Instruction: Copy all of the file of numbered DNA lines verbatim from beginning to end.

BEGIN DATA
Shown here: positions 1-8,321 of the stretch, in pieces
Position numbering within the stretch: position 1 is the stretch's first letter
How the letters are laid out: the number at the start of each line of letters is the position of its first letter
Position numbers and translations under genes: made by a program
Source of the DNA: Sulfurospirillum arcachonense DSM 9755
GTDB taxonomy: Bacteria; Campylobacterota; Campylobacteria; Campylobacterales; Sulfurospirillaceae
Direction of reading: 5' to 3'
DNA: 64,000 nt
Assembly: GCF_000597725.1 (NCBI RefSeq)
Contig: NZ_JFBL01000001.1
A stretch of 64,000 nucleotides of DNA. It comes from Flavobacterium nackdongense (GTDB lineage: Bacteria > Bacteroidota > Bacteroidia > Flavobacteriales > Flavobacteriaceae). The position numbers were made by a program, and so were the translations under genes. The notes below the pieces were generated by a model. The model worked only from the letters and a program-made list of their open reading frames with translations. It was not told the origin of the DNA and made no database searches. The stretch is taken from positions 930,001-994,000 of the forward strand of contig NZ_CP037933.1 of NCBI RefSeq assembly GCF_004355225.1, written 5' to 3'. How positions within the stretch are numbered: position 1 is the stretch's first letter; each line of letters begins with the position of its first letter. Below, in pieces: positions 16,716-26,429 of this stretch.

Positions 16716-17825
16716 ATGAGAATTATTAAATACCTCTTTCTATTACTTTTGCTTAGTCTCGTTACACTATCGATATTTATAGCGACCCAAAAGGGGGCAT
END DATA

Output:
Shown here: positions 1-8,321 of the stretch, in pieces
Position numbering within the stretch: position 1 is the stretch's first letter
How the letters are laid out: the number at the start of each line of letters is the position of its first letter
Position numbers and translations under genes: made by a program
Source of the DNA: Sulfurospirillum arcachonense DSM 9755
GTDB taxonomy: Bacteria; Campylobacterota; Campylobacteria; Campylobacterales; Sulfurospirillaceae
Direction of reading: 5' to 3'
DNA: 64,000 nt
Assembly: GCF_000597725.1 (NCBI RefSeq)
Contig: NZ_JFBL01000001.1
A stretch of 64,000 nucleotides of DNA. It comes from Flavobacterium nackdongense (GTDB lineage: Bacteria > Bacteroidota > Bacteroidia > Flavobacteriales > Flavobacteriaceae). The position numbers were made by a program, and so were the translations under genes. The notes below the pieces were generated by a model. The model worked only from the letters and a program-made list of their open reading frames with translations. It was not told the origin of the DNA and made no database searches. The stretch is taken from positions 930,001-994,000 of the forward strand of contig NZ_CP037933.1 of NCBI RefSeq assembly GCF_004355225.1, written 5' to 3'. How positions within the stretch are numbered: position 1 is the stretch's first letter; each line of letters begins with the position of its first letter. Below, in pieces: positions 16,716-26,429 of this stretch.

Positions 16716-17825
16716 ATGAGAATTATTAAATACCTCTTTCTATTACTTTTGCTTAGTCTCGTTACACTATCGATATTTATAGCGACCCAAAAGGGGGCAT